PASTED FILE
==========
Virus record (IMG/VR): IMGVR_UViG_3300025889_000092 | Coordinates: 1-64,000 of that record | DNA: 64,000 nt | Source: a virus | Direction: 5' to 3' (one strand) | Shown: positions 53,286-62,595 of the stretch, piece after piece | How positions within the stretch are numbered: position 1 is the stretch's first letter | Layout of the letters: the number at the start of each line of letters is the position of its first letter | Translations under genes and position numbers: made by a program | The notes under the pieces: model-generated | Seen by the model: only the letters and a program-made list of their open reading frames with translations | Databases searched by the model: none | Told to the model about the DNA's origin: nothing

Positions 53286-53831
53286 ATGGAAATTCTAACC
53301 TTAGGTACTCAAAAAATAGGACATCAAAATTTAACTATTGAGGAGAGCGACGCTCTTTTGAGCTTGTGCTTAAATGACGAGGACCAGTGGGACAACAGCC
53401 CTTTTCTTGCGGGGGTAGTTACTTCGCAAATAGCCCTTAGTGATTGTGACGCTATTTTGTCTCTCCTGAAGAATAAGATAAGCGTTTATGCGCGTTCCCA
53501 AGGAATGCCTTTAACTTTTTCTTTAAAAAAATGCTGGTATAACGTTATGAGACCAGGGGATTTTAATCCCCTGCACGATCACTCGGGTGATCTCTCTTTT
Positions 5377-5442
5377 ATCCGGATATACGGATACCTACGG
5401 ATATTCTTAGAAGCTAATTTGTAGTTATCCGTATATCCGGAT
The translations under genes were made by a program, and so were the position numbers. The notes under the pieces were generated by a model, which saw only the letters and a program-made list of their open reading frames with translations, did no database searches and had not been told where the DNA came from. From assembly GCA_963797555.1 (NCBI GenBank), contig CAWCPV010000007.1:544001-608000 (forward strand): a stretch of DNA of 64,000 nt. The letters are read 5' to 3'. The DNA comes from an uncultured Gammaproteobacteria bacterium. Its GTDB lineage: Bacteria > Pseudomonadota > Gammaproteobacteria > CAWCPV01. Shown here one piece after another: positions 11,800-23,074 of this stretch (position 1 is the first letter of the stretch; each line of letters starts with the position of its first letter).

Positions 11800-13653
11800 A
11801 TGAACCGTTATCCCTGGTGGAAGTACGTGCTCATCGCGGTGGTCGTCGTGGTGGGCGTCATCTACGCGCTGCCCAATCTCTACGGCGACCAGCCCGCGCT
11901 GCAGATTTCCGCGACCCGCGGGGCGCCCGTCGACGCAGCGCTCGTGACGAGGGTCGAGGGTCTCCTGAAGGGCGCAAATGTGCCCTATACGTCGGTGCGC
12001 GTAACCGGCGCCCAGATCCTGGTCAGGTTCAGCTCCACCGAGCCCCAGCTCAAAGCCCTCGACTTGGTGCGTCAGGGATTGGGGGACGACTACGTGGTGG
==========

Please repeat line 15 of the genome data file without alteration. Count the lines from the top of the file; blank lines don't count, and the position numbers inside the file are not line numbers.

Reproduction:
12001 GTAACCGGCGCCCAGATCCTGGTCAGGTTCAGCTCCACCGAGCCCCAGCTCAAAGCCCTCGACTTGGTGCGTCAGGGATTGGGGGACGACTACGTGGTGG